Making the the energy transition faster is crucial in order to avoid climate disaster. However, Lucy Craig, Vice President Technology & Innovation, DNV GL – Energy, notes that we must overcome the challenges that a potential increase in wind and solar energy brings.
Reuters reports that Royal Dutch Shell is under discussion for the installation of solar panels to power its Bukom refining site in Singapore. The Bukom manufacturing site includes a 500,000 barrels-per-day refinery, Shell’s largest wholly owned refinery.
A consortium consisting of Tractebel, Jan De Nul Group, DEME, Soltech and Ghent University announced the launch of a new project in the field of marine floating solar technology. The partners believe that solar photovoltaic panels in offshore waters are one of the essential future green energy sources. Combined in the same location with aquaculture and offshore wind power, this technology aspires to make a more efficient use of available space.
The Port of Rotterdam published a video focusing on the solar panels that are the port’s most sustainable energy sources, highlighting the importance of renewable energy and the sustainable development that will follow.
DNV GL has been contracted by Singapore’s national water agency, PUB, as technical advisor for the 50 MW floating solar photovoltaic (PV) project at the Tengeh Reservoir in Singapore. When completed, the floating solar project will be one of the largest single floating solar systems globally.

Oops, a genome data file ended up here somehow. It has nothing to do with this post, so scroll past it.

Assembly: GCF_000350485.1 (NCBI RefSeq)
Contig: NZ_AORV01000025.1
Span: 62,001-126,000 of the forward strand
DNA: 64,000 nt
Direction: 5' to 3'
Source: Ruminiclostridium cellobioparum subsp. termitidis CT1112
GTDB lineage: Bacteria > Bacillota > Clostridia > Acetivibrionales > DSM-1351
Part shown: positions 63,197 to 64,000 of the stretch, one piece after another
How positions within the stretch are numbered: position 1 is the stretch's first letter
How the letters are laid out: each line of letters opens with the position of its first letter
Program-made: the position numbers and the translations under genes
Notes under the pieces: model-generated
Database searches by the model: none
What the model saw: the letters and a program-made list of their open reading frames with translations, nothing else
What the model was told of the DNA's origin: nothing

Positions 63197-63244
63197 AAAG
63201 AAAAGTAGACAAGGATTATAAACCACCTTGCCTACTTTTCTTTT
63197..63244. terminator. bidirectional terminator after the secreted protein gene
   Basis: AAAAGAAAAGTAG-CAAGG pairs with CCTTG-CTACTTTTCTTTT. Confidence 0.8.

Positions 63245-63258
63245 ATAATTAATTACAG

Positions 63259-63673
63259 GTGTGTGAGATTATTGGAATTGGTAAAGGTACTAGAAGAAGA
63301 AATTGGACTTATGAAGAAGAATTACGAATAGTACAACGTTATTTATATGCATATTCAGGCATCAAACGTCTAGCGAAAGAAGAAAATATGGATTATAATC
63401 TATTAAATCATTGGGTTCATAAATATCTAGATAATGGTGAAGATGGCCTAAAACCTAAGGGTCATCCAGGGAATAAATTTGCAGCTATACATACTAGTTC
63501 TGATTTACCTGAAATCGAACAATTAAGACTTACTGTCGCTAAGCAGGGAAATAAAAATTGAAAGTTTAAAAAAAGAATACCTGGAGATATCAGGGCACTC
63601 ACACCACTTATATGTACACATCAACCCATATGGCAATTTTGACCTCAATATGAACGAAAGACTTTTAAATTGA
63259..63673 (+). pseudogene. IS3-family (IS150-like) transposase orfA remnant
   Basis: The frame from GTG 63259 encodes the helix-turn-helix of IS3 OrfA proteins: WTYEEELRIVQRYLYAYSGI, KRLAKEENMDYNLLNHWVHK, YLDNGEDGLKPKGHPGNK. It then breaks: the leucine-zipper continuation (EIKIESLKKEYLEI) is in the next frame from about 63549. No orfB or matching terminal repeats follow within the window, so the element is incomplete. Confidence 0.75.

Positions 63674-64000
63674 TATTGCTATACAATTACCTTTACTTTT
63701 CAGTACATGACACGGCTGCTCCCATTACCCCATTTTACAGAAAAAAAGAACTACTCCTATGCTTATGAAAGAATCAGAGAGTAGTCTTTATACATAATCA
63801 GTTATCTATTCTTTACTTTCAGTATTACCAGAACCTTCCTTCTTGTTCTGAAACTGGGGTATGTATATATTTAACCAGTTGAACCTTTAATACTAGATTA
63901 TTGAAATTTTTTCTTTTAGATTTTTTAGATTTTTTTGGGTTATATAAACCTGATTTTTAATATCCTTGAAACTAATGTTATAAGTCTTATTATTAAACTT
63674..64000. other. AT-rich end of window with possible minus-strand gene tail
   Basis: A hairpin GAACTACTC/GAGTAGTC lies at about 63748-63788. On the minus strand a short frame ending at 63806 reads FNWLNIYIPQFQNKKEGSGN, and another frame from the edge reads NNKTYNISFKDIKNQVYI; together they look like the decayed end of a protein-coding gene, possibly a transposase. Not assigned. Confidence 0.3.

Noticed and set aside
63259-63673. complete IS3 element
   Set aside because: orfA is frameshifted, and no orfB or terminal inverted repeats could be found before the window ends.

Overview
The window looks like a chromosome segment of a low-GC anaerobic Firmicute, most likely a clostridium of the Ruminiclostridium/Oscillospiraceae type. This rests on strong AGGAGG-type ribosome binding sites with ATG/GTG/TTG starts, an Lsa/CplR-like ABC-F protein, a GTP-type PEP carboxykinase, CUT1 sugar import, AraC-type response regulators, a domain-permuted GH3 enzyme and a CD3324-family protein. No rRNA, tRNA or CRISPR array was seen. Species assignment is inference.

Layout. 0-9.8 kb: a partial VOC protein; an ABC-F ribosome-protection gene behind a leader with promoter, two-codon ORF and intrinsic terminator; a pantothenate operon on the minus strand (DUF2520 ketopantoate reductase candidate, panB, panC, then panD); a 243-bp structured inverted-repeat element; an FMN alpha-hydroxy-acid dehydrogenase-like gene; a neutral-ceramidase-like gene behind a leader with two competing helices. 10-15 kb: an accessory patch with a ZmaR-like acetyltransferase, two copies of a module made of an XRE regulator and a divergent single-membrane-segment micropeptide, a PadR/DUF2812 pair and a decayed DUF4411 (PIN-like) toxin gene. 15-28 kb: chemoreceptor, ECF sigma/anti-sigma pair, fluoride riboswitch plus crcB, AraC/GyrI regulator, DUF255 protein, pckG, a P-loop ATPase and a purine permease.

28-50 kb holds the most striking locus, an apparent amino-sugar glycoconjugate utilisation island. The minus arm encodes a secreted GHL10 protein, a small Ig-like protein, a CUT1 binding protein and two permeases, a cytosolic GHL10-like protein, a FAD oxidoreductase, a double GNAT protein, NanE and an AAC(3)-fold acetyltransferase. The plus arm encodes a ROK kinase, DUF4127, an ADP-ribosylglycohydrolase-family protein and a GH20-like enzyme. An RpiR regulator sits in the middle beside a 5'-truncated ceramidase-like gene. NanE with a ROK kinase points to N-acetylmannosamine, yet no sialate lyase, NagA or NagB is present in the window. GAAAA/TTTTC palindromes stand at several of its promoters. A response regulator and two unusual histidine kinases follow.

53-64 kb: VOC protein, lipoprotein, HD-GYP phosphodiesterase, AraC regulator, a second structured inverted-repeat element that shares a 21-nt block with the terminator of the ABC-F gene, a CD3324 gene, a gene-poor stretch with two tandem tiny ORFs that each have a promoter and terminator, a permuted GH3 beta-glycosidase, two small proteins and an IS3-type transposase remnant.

Floating solar, methanol islands on the ocean could be able to produce enough energy to allow CO2-neutral global freight traffic, according to a group of researchers from ETH Zurich, the Paul Scherrer Institute (PSI), Empa, the Universities of Zurich and Bern and the Nowegian University of Science and Technology in Trondheim.
Eco Marine Power announced that a solar solution has been installed on the general cargo ship MV Panamana. This installation was performed by the ship’s crew with remote support provided by Zeaborn Ship Management (Singapore) and EMP from Japan.
The Central Government Real Estate Agency (RVB), Rijkswaterstaat (RWS) and the Port of Rotterdam Authority plan to construct a new floating solar farm in Rotterdam’s western port area. Therefore, they seek for the ideal participant to operate the new facility, which is reported to be the largest of its kind to be ever constructed in the Netherlands. The partners announced that they will organise a market consultation on May 8.
Based on IMO’s strict sulphur regulations, the shipping industry is looking for ways to take its shipping in a greener and more sustainable path by innovating in the technological fields. As IMO has demanded, the shipping industry’s sulphur emissions should not exceed the 0.50% m/m of sulphur, by 2020 unless the ships are equipped with scrubbers or get along with other options available.
IRENA, the Assembly of the International Renewable Energy Agency, launched ‘A new World’ report, according to which, the Global Commission on the Geopolitics of Energy Transformation supports that the geopolitical and socio-economic consequences of a new energy age may be as profound as those which accompanied the alter from biomass to fossil fuels two centuries ago. These include changes in the position of states, the importance of new leaders, more energy actors, alter in trade relations and the emergence of new alliances.
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